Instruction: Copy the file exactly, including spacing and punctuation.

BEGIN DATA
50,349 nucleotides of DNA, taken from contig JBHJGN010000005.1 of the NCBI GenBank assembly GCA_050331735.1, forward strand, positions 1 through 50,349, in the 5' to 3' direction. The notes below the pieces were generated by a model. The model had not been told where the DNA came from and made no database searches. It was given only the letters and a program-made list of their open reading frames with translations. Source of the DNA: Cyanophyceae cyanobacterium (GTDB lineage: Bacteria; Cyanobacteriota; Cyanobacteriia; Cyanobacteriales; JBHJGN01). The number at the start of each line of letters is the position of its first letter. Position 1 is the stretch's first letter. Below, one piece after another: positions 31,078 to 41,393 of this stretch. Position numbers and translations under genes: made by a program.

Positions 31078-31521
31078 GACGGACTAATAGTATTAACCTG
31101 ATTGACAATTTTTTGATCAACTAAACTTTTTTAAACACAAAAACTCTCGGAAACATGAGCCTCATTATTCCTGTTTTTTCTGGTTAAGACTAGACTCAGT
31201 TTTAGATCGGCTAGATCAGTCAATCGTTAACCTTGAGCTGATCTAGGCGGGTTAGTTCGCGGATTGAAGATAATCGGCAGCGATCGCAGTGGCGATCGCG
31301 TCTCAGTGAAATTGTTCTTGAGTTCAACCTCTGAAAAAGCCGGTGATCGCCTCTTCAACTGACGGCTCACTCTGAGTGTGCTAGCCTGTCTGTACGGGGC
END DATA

50,349 nucleotides of DNA, taken from contig JBHJGN010000005.1 of the NCBI GenBank assembly GCA_050331735.1, forward strand, positions 1 through 50,349, in the 5' to 3' direction. The notes below the pieces were generated by a model. The model had not been told where the DNA came from and made no database searches. It was given only the letters and a program-made list of their open reading frames with translations. Source of the DNA: Cyanophyceae cyanobacterium (GTDB lineage: Bacteria; Cyanobacteriota; Cyanobacteriia; Cyanobacteriales; JBHJGN01). The number at the start of each line of letters is the position of its first letter. Position 1 is the stretch's first letter. Below, one piece after another: positions 31,078 to 41,393 of this stretch. Position numbers and translations under genes: made by a program.

Positions 31078-31521
31078 GACGGACTAATAGTATTAACCTG
31101 ATTGACAATTTTTTGATCAACTAAACTTTTTTAAACACAAAAACTCTCGGAAACATGAGCCTCATTATTCCTGTTTTTTCTGGTTAAGACTAGACTCAGT
31201 TTTAGATCGGCTAGATCAGTCAATCGTTAACCTTGAGCTGATCTAGGCGGGTTAGTTCGCGGATTGAAGATAATCGGCAGCGATCGCAGTGGCGATCGCG
31301 TCTCAGTGAAATTGTTCTTGAGTTCAACCTCTGAAAAAGCCGGTGATCGCCTCTTCAACTGACGGCTCACTCTGAGTGTGCTAGCCTGTCTGTACGGGGC